Wildlife Photography Tip Number 10....Use A Monopod To Support Heavy Cameras

Tip #10) Use A Monopod To Support Heavy Cameras.... If you have a large digital SLR camera, plus a huge 300mm f/2.8 lens, and a flash and flash bracket, all that gets very heavy to hold steady for many hours. You really should invest in a steady monopod to help support all your photography equipment.

Using a monopod to support heavy cameras and lenses and other equipment, will help to reduce fatigue and help to stabilize the camera for clearer better wildlife photographs.

If you don't use a monopod your arms may fatique, and you won't be able to hold your camera steady enough, so it could add some undesirable camera shake blur to your photos, which you really don't want in your wildlife photography.

Usually in wildlife photography you want the action to be crisp and clear, not blurry. Of course there are times when you might want some blur to your wildlifephotographs, like if you are panning with the action, but that is not as prevalent in wildlife photography.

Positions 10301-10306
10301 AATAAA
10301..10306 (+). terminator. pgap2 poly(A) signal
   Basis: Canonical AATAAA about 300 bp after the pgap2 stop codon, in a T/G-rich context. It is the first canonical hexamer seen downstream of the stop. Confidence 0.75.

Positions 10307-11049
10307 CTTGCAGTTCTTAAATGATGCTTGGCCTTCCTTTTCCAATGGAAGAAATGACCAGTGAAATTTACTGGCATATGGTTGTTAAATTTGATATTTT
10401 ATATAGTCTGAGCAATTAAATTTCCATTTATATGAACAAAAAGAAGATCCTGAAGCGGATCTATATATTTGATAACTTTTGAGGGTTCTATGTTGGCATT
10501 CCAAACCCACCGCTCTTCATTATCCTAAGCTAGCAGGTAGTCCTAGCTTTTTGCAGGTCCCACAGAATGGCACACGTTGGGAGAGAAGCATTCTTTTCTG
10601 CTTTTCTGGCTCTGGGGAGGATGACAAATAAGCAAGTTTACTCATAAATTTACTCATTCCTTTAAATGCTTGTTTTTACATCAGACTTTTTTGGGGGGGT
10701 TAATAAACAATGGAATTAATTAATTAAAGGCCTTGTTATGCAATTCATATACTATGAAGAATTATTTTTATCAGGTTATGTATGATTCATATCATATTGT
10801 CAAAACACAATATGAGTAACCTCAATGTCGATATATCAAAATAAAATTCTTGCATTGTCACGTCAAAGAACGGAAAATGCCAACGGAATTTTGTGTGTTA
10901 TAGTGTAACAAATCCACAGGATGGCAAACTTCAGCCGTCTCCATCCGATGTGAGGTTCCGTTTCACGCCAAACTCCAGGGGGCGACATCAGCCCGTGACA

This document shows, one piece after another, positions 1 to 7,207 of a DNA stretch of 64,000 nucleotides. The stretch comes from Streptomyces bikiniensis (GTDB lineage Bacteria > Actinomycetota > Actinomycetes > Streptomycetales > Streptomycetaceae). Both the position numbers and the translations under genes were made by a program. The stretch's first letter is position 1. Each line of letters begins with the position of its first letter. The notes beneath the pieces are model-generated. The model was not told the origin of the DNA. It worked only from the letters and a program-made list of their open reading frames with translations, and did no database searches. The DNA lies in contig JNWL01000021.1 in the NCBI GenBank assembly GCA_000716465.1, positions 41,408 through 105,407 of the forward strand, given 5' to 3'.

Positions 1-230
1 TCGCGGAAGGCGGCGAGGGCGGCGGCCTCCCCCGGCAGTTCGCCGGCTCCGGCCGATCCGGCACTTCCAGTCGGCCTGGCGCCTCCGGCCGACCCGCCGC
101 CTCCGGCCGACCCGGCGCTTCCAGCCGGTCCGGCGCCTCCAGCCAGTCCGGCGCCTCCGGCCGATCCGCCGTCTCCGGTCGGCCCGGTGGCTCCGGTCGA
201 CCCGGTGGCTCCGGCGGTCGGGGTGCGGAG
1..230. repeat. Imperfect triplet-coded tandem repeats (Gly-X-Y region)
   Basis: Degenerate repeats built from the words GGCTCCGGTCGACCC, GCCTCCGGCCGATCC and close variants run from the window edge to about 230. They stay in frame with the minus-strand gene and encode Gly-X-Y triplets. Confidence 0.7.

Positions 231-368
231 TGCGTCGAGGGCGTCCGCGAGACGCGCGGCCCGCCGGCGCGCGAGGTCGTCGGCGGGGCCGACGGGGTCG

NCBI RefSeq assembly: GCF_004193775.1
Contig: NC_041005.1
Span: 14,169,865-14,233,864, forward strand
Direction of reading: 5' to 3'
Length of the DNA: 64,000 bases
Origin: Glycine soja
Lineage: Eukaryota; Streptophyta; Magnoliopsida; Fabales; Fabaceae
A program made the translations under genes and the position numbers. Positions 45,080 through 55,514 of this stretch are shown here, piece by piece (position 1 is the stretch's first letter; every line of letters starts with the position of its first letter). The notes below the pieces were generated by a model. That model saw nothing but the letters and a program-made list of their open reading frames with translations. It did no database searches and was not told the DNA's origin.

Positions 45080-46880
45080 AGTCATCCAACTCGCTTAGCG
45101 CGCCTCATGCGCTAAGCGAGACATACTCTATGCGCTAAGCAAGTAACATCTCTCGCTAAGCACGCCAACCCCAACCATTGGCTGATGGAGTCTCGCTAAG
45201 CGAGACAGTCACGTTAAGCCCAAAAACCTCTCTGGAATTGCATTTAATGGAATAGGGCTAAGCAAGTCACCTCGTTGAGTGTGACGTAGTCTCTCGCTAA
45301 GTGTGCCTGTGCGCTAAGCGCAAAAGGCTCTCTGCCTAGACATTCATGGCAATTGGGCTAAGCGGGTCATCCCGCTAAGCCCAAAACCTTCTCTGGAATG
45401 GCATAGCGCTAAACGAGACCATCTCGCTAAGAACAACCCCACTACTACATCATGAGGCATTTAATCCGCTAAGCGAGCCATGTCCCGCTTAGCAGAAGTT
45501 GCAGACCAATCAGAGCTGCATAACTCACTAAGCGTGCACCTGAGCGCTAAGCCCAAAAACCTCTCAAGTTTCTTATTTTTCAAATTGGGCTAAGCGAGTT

When you do use a monopod, you do lose some maneuverability, because your camera is locked onto the monopod. If you want to shoot vertical, then you will have to unlock your lens collar, and spin the whole setup.

Another drawback to using a monopod, is since the monopod is touching the ground in one spot, and you keep it in that one spot and then pan to follow the action, you will probably have some photos that aren't really level. I don't think this is a real big problem though, because you would normally just spin or turn the camera and monopod on a horizontal plane, which would keep all your photos level.

So to conclude, if you are getting fatigued while shooting wildlife photography, or any photography for that matter, pick yourself up a good monopod, you will be glad you did.